My Mix Max take-home ticket:
Making too many assumptions about players can be a mistake. If they look unsure what to do, inexperienced, stack their chips awkwardly, it could be that they’re not very good, but it could also mean they’re excellent players, but are used to playing online and know exactly what they’re doing.
I’ve never played on PKR, and never at Aspers in Stratford, but the lure of a Mix Max Tournament, together with loads of online qualifiers, meant I couldn’t resist giving the $500 Mix Max a whirl.
Mix Max is a fairly new concept, invented at the WSOP, which sees full ring played on day one, six max on day two, and heads-up on day three.
I’ve always questioned whether my game is aggressive enough to play high level six max, but I like playing full ring tournaments, and I was the World Heads-Up champion in the past, so that should be okay, and the only way to improve at six max is to play more, so off I went!
My starting table, where I was to stay all day, had only two players I recognised – one, a good young guy I played with in the £1k DTD Sky Poker Championships who built a big stack on that day one a few weeks previous, and Ross Jarvis, the editor of Poker Player, and a handy player in his own right.
There were two Bluff journalists, and Ross and one other from Poker Player. They were having some banter on Twitter about who would last longest, and as a Bluff columnist, I took up their offer of a bounty to anyone who could take Ross out.
Ross was big blind to my cut-off so I figured I’d have plenty of chances to take him on, but it was an innocent bystander who was my first victim on the nine-handed day one.
I raised with a suited ace on Ross’s blind, and after the small blind called, he came along. I flopped the nut flush draw along with one over card, so I c-bet when it was checked to me.
The small blind, who looked like a 14-year-old Scandi paper boy, check-raised me. He’d already three bet a couple of times and four bet once, so I wasn’t in the mood to play passively.
I raised again, he shoved, and before I knew it my whole stack was in the middle on a draw. Even worse, he had a monster, a set of tens, so even if I hit I could still lose.
The poker Gods were smiling on me though
I made the nuts on the turn, held the river and all of a sudden I had 50k. I maintained a big stack throughout the day, before another big clash, this time with the good young player I recognised.
He’d played really well all day, but had been very loose, showing bluffs and telling me some of the hands he’d had, confirming some of the bluffs I thought he was running. I raised under the gun with pocket eights and he was one of two callers.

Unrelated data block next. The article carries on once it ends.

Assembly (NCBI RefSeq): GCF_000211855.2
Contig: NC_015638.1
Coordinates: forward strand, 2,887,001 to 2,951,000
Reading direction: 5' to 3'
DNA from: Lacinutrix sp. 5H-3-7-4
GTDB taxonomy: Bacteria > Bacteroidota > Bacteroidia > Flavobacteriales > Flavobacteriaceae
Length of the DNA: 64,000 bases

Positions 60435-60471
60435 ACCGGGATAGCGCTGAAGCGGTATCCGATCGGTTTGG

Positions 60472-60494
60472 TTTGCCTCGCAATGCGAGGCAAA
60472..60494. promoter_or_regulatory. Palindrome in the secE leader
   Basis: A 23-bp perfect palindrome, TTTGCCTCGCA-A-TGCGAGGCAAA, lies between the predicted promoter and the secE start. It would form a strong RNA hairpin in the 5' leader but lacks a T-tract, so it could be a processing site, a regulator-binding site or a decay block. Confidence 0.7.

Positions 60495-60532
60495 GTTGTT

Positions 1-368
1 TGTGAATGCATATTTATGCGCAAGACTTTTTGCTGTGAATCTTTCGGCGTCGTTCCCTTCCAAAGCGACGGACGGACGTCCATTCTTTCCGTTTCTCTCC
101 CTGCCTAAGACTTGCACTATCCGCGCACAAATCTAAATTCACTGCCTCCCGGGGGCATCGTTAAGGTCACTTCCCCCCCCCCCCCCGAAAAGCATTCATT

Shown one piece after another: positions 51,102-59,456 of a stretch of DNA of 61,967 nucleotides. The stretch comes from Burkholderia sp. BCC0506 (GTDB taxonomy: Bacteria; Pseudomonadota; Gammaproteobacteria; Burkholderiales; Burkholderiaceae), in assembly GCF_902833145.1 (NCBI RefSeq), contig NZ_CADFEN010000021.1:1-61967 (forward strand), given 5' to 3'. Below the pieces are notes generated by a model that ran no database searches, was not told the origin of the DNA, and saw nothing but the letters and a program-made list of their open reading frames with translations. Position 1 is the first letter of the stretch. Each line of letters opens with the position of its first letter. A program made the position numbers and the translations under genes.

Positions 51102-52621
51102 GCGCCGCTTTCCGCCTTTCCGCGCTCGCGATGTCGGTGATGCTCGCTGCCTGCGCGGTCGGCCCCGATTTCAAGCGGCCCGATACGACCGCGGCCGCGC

The flop fell with two clubs but included a lovely eight. I c-bet, the guy in between got out of the way, but the good player check-raised. I raised again and he smooth called.
The turn was a brick and I bet fairly big, but as we were both so deep, I knew he could call and try and complete any draws, and he did.
There was a straight draw as well as the flop flush draw, but rather than watch the river be dealt, I turned to my opponent and watched his reaction. My first impression was he didn’t like it, but he soon looked down at his chips and started thinking.
He moved all-in, and it was time to look at the river
It was the disaster card, a club that completed the straight draw too, but coupled with the fact I know he has some moves, I went with my read and made the call.
He mucked and said nice call and I had a lovely big stack with the end of the day approaching. I made day two with a top five stack of over 80k, perfect to test out my six max skills. Day two and again I was on a table of strangers.
I’ve learnt, sometimes through bitter experience, that making too many assumptions about players can be a mistake. If they look unsure what to do, inexperienced, stack their chips awkwardly, it could be that they’re not very good, but it could also mean they’re excellent players, but are used to playing online and know exactly what they’re doing.
In a comp with loads of online qualifiers it was bound to be a mixture of the two, but I soon got a hang of each player’s tendencies.
I played pretty aggro, though every time I got a big hand I seemed to just pick up the blinds
Nevertheless, my stack kept growing and having knocked the player out on the bubble by winning a race, I started to build a stack for day three, even though I wasn’t sure I understood the format.
It turned out that the top stack played the 16th in the first round, 2nd played 15th etc, which you could probably try and fix should you be trying to avoid certain players.
As Phil Ivey wasn’t in the field with the lowest stack though, and I didn’t recognise anyone bar WSOP bracelet winner Scott Shelley, I thought it pertinent to grab as many chips as I could.